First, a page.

New Studies Highlight Sources, Patterns of Data Breach—And How to Do Better

Three recent studies provide a great reminder of the threats of data breach—and the role workers and IT departments play in either maintaining a company’s defense or letting malware storm the gates.

In its 2014 Data Breach Investigations Report, Verizon identified nine patterns that were responsible for 92% of the confirmed data breaches in 2013. These include: point of sale intrusions, web application attacks, insider misuse, physical theft/loss, miscellaneous errors, crimeware, card skimmers, denial of service attacks, and cyber-espionage. They have also identified the breakdown of these patterns in various industries, highlighting some of the greatest sources of cyber risk for your business:

Verizon Data Breach Investigations Report

Verizon’s report also offers specific information about the patterns and advice on how to respond to them.

Many sources of vulnerability come from within, and there is less variation than you might expect in terms of who the riskiest workers may be. A survey by the Pew Research Center found that 18% of adults have had important personal information stolen online, including Social Security number, credit card, or bank account information—an 8% increase from just six months ago. Further, 21% of adults who use the internet have had an email or social networking account compromised. Two groups that make up a large part of the workforce were hit particularly hard during this period: young adults and baby boomers. The percentage of individuals in these groups who had personal information stolen online doubled between July 2013 and January 2014.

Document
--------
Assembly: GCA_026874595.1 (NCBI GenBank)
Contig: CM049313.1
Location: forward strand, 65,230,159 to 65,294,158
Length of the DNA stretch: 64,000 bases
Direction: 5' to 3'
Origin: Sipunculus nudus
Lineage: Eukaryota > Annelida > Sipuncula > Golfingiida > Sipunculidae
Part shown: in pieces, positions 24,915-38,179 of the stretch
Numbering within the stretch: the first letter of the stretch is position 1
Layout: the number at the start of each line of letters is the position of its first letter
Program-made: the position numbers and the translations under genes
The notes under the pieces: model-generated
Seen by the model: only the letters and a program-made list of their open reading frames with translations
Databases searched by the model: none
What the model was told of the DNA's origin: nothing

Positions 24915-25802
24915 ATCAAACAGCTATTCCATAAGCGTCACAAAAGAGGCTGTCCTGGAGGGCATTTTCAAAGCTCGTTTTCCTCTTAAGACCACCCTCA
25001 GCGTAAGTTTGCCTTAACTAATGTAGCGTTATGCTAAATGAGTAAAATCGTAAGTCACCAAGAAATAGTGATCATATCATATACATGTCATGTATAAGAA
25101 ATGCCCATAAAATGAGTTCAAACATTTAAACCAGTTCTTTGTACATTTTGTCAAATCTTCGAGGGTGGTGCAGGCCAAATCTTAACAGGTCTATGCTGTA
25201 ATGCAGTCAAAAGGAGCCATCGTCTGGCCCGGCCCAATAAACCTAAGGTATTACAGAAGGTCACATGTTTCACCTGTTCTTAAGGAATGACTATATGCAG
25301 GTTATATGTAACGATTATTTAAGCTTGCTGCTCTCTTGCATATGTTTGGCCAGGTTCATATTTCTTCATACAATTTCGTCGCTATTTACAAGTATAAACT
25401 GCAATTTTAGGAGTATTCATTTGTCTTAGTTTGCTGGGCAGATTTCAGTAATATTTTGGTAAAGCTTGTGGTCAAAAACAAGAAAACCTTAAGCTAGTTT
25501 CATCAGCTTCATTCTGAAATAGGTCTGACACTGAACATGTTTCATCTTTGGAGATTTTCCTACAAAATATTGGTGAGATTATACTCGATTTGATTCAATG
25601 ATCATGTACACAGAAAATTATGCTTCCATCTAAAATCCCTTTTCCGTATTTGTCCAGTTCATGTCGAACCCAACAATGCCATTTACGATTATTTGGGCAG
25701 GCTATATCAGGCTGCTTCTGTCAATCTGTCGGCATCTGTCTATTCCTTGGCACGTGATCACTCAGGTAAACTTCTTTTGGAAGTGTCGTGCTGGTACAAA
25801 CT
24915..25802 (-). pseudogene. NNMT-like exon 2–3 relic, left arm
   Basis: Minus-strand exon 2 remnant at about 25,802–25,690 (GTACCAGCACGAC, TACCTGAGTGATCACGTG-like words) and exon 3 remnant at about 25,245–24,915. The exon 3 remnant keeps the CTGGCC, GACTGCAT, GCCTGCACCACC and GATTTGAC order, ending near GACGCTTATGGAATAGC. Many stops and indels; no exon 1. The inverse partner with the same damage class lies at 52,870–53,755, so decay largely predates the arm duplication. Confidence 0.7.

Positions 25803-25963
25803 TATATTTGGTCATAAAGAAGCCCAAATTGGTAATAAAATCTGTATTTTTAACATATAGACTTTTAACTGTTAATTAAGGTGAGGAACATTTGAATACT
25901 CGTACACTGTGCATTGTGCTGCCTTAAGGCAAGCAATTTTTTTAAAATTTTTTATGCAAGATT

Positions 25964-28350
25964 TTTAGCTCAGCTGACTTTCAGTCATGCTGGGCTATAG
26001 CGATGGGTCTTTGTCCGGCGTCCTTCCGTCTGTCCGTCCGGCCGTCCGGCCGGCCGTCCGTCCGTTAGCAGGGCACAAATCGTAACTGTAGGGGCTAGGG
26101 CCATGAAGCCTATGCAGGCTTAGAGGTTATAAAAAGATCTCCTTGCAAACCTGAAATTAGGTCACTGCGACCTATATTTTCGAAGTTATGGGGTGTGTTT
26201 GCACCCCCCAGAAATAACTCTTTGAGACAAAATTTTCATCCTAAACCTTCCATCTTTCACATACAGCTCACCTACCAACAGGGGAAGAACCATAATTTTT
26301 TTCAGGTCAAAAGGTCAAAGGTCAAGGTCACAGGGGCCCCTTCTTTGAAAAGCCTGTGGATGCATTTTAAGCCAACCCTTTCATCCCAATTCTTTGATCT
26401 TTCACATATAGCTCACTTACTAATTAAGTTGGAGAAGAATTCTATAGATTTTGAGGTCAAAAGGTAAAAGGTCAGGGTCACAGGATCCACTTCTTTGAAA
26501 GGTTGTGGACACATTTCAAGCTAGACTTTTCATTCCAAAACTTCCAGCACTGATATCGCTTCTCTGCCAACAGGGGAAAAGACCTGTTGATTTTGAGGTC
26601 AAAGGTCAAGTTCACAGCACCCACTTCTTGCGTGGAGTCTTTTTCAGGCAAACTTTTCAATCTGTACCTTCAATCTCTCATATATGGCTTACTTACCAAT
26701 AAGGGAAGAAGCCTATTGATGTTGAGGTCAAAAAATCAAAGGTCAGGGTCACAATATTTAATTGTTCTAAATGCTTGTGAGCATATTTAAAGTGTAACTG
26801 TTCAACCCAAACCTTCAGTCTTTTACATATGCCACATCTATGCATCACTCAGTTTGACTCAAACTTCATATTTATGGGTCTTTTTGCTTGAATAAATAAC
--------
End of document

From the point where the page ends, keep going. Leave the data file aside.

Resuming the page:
stolen personal data by age

But as this chart shows, all age ranges have experienced a significant amount of data theft as of the beginning of the year.

Indeed, according to meetings-software company TeamViewer, 92% of IT administrators have seen troublesome habits among office workers using company computers. These risky behaviors are frequently known to open the work system to viruses or other malware, including:

  • Browsing social media websites (reported by 82% of IT admins)
  • Opening inappropriate email attachments (57%)
  • Downloading games (52%)
  • Plugging in unauthorized USB devices (51%)
  • Plugging in unauthorized personal devices (50%)
  • Illegal downloads, such as pirated movies, music or software (45%)
  • Looking for other jobs (39%)

Further, nine out of 10 IT administrators reported witnessing problems to company equipment because of these actions, including viruses (77%), slow computers (74%), crashed computers (55%), mass popups (48%) and inability to open email (33%). Not only do these behaviors leave corporate infrastructure at risk, but they may endanger the overall HR program, as a vast proportion of IT workers report feeling frustrated, angry and discouraged. Up to 12% even said that they were considering quitting over these bad behaviors and increased strain on the IT department.

So what can you do? Administrators agreed that better security software, using remote access to fix problems, installing disk cleanup software, integrating automatic backup solutions, and offering the ability to telecommute would all help mitigate these issues and make their jobs easier.

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